# Homework Help: Solving an ordinary differential equation.

1. Jul 5, 2012

### theBEAST

1. The problem statement, all variables and given/known data
Here is an example from the book:

https://dl.dropbox.com/u/64325990/MATH%20255/EX%204.PNG [Broken]

Does anyone know why they chose t to be equal to 0?

Thanks!

Last edited by a moderator: May 6, 2017
2. Jul 5, 2012

### Bohrok

I think it's just convention. Once my DE book used the general x0 as the lower limit (where the independent variable was x).

3. Jul 5, 2012

### Ray Vickson

The point t=0 is special, because the initial condition was given there. However, in the integral you could choose any specific lower limit you want; that would just change the needed value of c. For example, we could choose the lower limit = 2. Then we would have
$$e^{t^2/4}y= \int_2^t e^{s^2/4}\, ds + c,$$
so we would determine $c$ by equating $e^0 y(0) = y(0) = 1$ to
$$\int_2^0 e^{s^2/4}\, ds + c,$$ to get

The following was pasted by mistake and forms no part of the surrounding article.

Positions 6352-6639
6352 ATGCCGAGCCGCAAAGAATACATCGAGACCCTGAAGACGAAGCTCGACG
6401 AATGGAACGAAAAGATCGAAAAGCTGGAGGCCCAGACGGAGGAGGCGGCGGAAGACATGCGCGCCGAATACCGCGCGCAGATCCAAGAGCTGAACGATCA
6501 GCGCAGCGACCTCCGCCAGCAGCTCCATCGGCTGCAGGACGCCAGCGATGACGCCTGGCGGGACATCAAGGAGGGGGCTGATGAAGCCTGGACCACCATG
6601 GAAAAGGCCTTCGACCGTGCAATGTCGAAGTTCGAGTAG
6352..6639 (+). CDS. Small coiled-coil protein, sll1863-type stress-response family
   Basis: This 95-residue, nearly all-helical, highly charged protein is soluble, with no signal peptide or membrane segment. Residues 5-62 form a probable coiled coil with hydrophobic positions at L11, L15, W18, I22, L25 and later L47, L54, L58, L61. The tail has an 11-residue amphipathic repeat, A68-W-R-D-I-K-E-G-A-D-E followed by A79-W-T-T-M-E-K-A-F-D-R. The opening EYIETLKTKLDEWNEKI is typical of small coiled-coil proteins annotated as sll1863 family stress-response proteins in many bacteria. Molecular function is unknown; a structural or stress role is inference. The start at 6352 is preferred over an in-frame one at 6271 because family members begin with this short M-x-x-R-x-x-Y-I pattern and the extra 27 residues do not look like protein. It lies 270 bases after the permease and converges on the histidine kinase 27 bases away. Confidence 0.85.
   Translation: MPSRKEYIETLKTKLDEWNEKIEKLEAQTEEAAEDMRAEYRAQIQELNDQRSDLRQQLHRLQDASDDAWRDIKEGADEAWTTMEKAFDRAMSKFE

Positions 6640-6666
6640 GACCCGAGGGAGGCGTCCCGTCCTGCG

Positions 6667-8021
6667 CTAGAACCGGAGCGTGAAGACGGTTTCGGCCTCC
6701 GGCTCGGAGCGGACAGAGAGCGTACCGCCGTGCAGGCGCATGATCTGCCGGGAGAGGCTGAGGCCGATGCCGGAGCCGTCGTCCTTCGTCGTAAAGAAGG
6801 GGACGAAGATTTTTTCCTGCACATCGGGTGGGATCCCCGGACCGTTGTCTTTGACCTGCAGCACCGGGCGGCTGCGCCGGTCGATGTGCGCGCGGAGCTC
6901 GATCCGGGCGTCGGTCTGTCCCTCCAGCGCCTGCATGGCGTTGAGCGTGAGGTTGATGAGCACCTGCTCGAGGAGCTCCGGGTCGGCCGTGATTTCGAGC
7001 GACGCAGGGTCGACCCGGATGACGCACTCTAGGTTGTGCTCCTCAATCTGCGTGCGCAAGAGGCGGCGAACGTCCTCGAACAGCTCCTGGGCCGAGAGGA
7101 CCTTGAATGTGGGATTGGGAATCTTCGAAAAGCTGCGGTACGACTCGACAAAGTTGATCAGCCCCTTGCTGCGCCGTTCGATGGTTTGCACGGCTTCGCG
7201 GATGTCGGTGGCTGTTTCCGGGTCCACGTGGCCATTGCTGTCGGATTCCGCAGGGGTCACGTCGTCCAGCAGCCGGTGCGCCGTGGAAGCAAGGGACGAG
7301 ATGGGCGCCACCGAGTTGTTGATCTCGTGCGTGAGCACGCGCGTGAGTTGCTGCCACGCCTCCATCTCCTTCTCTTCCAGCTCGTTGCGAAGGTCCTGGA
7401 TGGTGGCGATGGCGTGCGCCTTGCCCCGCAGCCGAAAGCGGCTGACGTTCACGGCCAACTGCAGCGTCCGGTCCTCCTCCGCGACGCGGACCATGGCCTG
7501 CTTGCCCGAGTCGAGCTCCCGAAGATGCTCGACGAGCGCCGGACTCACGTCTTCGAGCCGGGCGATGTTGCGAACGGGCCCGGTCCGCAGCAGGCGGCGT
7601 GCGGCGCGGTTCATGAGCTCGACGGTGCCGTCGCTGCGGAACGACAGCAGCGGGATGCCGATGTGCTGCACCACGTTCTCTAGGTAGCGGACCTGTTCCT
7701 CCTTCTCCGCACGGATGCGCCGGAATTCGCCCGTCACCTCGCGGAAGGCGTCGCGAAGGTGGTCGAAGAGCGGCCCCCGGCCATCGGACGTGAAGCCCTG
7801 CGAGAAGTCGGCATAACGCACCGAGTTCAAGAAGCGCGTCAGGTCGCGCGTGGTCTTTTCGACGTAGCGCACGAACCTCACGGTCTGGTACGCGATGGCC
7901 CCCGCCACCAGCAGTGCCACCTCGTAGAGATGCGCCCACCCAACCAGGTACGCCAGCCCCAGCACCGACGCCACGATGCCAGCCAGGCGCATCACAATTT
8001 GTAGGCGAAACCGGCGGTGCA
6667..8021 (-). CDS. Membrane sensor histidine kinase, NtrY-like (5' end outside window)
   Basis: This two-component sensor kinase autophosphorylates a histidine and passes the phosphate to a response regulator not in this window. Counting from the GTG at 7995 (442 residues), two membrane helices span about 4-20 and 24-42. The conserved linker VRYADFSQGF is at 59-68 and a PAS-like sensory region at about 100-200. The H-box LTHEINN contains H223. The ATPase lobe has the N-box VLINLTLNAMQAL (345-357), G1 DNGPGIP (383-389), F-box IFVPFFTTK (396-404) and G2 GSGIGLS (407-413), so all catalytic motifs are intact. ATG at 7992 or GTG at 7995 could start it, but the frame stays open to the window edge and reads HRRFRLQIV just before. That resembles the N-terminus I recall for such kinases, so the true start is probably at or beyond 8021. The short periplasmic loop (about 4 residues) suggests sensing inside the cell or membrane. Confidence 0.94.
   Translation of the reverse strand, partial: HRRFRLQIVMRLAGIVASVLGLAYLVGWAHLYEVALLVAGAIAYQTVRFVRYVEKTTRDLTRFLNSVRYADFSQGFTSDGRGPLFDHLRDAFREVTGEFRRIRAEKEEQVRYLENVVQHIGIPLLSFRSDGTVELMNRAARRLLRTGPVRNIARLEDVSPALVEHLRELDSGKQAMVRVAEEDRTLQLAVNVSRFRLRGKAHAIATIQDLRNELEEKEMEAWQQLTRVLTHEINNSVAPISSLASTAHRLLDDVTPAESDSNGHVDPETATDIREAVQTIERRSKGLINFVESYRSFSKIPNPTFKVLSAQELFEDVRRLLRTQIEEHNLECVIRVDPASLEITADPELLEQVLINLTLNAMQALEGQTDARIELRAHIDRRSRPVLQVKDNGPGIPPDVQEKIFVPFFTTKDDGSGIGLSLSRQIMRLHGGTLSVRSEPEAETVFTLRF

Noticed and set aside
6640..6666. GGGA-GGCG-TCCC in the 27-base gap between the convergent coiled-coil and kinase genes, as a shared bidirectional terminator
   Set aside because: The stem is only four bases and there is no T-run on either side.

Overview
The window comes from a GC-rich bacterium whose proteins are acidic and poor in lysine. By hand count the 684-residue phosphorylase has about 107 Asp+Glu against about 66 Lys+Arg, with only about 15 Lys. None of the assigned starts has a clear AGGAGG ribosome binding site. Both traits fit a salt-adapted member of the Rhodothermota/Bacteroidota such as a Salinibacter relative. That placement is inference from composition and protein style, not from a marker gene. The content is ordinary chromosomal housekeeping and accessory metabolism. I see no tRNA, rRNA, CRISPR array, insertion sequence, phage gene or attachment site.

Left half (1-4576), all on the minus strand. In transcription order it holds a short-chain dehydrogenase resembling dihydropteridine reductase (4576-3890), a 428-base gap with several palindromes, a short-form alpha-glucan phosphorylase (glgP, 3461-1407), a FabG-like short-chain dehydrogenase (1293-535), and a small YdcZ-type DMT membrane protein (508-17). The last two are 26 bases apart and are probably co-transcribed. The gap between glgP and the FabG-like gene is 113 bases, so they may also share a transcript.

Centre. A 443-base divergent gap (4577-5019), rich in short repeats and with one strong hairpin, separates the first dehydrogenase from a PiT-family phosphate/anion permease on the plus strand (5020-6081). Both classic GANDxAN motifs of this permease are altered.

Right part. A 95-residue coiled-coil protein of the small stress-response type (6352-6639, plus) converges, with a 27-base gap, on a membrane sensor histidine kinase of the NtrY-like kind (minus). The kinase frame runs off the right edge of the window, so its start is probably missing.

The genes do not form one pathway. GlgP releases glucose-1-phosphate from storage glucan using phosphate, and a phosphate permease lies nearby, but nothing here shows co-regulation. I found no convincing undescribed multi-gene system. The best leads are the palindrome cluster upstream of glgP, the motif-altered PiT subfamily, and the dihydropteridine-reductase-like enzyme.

$$c = 1 - \int_2^0 e^{s^2/4}\, ds = 1 + \int_0^2 e^{s^2/4}\, ds,$$ and this gives
$$y = e^{-t^2/4} \left[1 + \int_0^2 e^{s^2/4}\, ds + \int_2^t e^{s^2/4}\, ds \right]\\ \;\;\; = e^{-t^2/4}\left[1 + \int_0^t e^{s^2/4}\, ds \right].$$ You would have gotten this right away if you had used 0 in the lower limit right from the start.

RGV

Last edited by a moderator: May 6, 2017
4. Jul 5, 2012

### LCKurtz

To add to what others have said, you can write the step before you integrate as$$(e^{\frac {t^2} 4}y)' = e^{\frac {t^2} 4}$$
Now by the fundamental theorem of calculus if you integrate from 0 to t you get $$e^{\frac {t^2} 4}y(t)-e^0y(0)=\int_0^te^{\frac {s^2} 4}ds$$The point of using 0 for the lower limit is you know $y(0)=1$, and it is a simple step to solve for $y(t)$.

5. Jul 6, 2012

### Curious3141

I find the neatest way to impose the initial conditions is by using definite integration of both LHS and RHS. The lower bounds correspond to the initial conditions, the upper are left variable. This way you never have to bother to calculate the constant of integration explicitly.